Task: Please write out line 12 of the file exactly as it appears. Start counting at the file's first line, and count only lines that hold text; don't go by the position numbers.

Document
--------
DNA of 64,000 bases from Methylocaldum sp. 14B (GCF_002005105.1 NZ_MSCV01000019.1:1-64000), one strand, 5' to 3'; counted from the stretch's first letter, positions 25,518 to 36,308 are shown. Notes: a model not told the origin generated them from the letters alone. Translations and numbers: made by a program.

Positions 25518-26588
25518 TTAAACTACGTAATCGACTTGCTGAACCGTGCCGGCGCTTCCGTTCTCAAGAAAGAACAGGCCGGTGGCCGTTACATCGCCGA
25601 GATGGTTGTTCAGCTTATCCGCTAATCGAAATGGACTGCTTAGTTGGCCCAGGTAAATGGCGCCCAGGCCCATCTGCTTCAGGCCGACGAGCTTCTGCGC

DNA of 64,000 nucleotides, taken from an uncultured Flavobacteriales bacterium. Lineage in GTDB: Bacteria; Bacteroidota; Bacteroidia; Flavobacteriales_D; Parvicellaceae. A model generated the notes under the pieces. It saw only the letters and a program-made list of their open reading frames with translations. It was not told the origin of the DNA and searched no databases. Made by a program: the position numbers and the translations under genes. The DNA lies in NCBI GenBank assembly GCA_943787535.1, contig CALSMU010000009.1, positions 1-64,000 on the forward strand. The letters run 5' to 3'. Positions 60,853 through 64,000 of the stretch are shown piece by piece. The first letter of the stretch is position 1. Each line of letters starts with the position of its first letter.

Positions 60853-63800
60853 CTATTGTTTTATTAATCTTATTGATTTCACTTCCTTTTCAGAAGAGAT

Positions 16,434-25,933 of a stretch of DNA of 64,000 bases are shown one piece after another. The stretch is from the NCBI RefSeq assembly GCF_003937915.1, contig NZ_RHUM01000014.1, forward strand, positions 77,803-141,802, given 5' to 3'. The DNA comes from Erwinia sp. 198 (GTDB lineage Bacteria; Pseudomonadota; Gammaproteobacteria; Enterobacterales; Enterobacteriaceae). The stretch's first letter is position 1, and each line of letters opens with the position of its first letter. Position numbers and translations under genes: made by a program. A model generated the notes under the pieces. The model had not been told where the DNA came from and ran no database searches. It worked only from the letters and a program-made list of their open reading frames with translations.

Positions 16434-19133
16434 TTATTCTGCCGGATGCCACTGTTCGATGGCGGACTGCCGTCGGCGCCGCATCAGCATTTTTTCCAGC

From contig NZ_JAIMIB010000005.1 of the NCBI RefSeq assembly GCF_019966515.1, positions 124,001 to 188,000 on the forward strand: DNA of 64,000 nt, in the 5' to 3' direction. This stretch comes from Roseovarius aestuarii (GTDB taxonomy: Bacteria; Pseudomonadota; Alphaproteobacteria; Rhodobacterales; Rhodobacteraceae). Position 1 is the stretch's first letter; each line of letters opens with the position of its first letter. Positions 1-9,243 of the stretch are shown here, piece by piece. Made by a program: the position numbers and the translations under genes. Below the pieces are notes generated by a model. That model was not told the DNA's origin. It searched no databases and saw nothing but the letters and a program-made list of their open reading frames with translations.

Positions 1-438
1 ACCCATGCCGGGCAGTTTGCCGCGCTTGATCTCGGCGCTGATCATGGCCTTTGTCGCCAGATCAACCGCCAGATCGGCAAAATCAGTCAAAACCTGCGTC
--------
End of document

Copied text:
Positions 1-438